Last Sunday our friend A, Tim and I journeyed 15 minutes down the road to visit our dear friend L at her new church. It was a joy to see her in her new home and realize that ultimately she is going to be ok there as much as I would love to have her back at our church! In typical L fashion, she preached a truly inspired message. The woman clearly has a gift!
The sermon was based on Exodus 16, when the Israelites are in the desert hungry. They grumbled and complained. We should have died in Egypt, at least then we had food and weren't hungry. God told them he would provide in the midst their hunger by sending meat at night and bread in the morning. Quail arrived in time for dinner and when the morning dew lifted, it revealed thin flakes of manna. The Israelites looked at each other and said, "What is it?" Even after God told them it was coming, they still could not comprehend. Sure it may not have been "pots of meat" they had feasted on in Egypt, but it was sustenance for that leg of their journey.
L went on to share about some manna moments. One most poignant was after she delivered her son. She was staying on a mixed floor at her hospital where mothers who have just delivered babies are in rooms right next to people who have just had surgery. The last night they were there, baby W screamed through the entire night. L couldn't help but feel concern for the poor person in the room next to her who likely was desperately in need of rest.
In the morning as they were leaving, a woman came out of the room next door. She asked L if she was the one with the baby to which L sheepishly replied yes. The woman said, "My friend is dying of ovarian cancer in this room. She listened to your baby all night and said it was the sound of new life." Manna.
This past week I learned a friend is in the midst of a devastating situation. It's the kind of news that kept me up at night hurting for my friend, trying to make sense of it, unable to to wrap my head around the situation and what the future will look like for him and his family. The one thing that I have sensed through all of this is that his relationship with his son is stronger than it has ever been. In the midst of what would cause some to crumble, he has clung to his child and found hope in the love he has for his little boy. Manna, food to sustain him for the journey.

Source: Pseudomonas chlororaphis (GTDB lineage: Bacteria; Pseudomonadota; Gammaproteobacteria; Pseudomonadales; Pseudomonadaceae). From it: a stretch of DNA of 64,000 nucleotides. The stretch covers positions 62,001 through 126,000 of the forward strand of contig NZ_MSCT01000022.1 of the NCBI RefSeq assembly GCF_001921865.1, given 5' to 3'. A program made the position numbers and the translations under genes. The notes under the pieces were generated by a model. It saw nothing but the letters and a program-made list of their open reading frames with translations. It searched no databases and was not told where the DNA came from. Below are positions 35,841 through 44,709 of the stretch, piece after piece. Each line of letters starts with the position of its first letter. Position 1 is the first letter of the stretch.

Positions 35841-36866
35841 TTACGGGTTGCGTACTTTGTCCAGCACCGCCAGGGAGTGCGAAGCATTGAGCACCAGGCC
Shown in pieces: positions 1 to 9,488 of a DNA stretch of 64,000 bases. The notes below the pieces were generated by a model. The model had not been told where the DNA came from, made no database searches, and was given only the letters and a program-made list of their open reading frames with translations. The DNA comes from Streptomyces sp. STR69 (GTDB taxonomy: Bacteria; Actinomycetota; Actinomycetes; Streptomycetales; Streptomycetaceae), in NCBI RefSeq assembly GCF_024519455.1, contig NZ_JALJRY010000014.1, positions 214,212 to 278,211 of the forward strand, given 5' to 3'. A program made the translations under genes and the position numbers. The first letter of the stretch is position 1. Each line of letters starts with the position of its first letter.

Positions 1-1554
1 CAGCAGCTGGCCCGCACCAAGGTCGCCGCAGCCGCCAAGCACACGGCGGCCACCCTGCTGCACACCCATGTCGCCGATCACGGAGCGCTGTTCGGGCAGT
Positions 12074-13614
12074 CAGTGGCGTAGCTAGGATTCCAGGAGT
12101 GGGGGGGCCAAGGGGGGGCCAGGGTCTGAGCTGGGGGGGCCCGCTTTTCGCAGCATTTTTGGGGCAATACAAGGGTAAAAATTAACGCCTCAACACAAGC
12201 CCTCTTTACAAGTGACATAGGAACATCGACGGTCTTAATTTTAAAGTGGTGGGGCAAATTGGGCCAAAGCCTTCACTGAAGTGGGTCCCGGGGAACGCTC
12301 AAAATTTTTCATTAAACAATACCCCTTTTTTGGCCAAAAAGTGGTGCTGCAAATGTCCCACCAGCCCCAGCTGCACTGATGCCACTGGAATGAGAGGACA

Tuesday we had the pleasure of seeing our baby girl once again on an ultrasound. It was a brief reprieve as we enter an even more emotional time of the third trimester. We were amazed by her beauty and how we can already see some semblance between her and her sister. Manna, food to sustain us for the journey.
It reminds me of a sermon our pastor, G, preached about this time last year. The text was Genesis 22 when Abraham is sent to the mountain to sacrifice Isaac, the son that he had waited his whole life for. Isaac even asks on the way what they will sacrifice. Abraham responds that God will provide. Just as Abraham raises the knife above his beloved son, God provides a ram for the sacrifice. G went on to say, "the God Abraham knows is not one of plans, but of promise."
I hear so frequently in the midst of horrible situations, "God has a plan." I just want to say, did God plan the death of my child? Did God plan the sickness that has ravaged your body and left you at times virtually lifeless? Did God plan your divorce? God planned that? That is no god that I want part of. God didn't plan the pain, the brokenness, he offered the promise, the dream of life restored.
God did not plan Cara's death so that he might offer us our new child's life. I want to be clear that this little baby kicking fervently inside me is not the answer to losing Cara. She does not absolve that pain for us. There is no way that she could erase the last year and a half of living in a house that is far too quiet, void of our firstborn child. God did not plan our miscarriage in September to pour salt in our open wounds.
However in February, he offered us manna, a promise. For even now, though known only to us in the womb, our wished for child has already been our manna, food to sustain us for the journey. With this new little babe in our lives, perhaps we will be able to survive a life that some days still feels unlivable. She is our promise and our hope of some life restored.
Sunday L concluded her sermon by challenging us not to ask "What is it?" but to look at the manna and say, "There it is."